It's no secret that Lars von Trier pushes his actresses to the edge - and sometimes all the way over. A director's commitment to wringing the most out of their actors dates back to another vainglorious Von: Eric von Stroheim ("Greed") was notorious for using offscreen acrimony to get what he wanted onscreen, while the lengths Abdellatif Kechiche took to achieve the three-hour intimacies of "Blue is the Warmest Color" made Léa Seydoux and newcomer Adèle Exarchopoulos the first actors to share the Palme d'Or with their writer-director.
Here are four directors who stop at nothing to wring performances from their actors. 1. Lars von Trier
From enslaving Nicole Kidman in "Dogville," taking the scissors to Charlotte Gainsbourg in "Antichrist" or fashioning Emily Watson the patron saint of selfless S&M in "Breaking the Waves," the dastardly Dane asks a lot of his women. But that's because they're actually playing him, or some abstract version of his twisted Id. Women in von Trier psychodramas are the keepers of his gloomy worldview.2. Darren Aronofsky
Details of onset actor-wrangling are well-documented in Tad Friend's much passed-around profile of Aronofsky and the making of "Noah." Stars of the diluvian epic were practically waterlogged onset. Explosives were used in close proximity to actors by Aronofsky and his crew without practice and with cavalier carelessness. In an Aronofsky film, what you're seeing is real, because even in the distorted fairyland of "Black Swan" or the Biblical bombast of "Noah," it's always realism that he wants to achieve. In worlds as allegorical as those posed by von Trier and Aronofsky, where violent emotion is the bedrock, such tactile believability is, shall I say, paramount, in winning the audience.3. Alfred Hitchcock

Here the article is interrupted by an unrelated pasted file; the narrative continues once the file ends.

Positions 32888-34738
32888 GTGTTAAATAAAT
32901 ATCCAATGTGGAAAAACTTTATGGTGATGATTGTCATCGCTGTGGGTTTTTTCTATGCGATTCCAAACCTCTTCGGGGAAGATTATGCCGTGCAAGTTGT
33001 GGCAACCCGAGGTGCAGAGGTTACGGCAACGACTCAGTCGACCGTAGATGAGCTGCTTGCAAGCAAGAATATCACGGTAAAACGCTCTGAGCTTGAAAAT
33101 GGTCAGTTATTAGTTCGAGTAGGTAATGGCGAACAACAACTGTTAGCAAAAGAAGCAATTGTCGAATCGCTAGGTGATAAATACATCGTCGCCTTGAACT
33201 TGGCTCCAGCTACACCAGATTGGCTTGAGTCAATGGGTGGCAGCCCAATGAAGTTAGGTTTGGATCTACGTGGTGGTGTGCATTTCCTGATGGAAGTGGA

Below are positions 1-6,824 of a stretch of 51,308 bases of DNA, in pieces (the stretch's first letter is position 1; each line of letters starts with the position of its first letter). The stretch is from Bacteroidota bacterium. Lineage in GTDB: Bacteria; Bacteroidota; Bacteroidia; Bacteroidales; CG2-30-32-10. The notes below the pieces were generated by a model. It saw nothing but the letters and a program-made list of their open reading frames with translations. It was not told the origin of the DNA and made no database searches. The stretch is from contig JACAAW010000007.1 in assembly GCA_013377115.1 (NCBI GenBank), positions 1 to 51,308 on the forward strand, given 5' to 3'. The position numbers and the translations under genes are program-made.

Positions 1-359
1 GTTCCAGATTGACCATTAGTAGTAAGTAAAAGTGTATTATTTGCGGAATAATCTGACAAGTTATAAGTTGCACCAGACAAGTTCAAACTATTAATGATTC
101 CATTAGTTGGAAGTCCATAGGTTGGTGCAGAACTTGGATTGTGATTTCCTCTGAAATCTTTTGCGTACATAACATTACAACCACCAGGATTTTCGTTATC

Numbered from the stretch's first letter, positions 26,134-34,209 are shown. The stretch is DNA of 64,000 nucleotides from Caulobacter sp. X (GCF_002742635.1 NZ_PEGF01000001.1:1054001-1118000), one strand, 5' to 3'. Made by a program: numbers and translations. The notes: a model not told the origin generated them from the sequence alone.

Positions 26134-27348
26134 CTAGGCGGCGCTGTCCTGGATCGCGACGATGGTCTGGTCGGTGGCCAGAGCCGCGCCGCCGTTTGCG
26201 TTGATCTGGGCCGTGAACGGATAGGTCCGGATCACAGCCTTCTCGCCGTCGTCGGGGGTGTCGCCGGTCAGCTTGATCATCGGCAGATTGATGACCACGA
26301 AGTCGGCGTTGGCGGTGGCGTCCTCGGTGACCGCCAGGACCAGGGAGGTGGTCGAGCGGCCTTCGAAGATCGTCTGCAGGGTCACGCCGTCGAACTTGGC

Hitchcock made a hell of Tippi Hedren's life on the set of "The Birds." She has called him obsessive and a stalker, as dramatized in HBO's dour "The Girl." For the film's climactic scene, where Hedren heads, for reasons unknown, to the second story of the film's Bodega Bay homestead, Hitchcock had his crew hurl live birds at the actress rather than the fake ones they'd been using all along. The cuts and scratches on her face? All real. Her raw terror throughout? That's all real, too.
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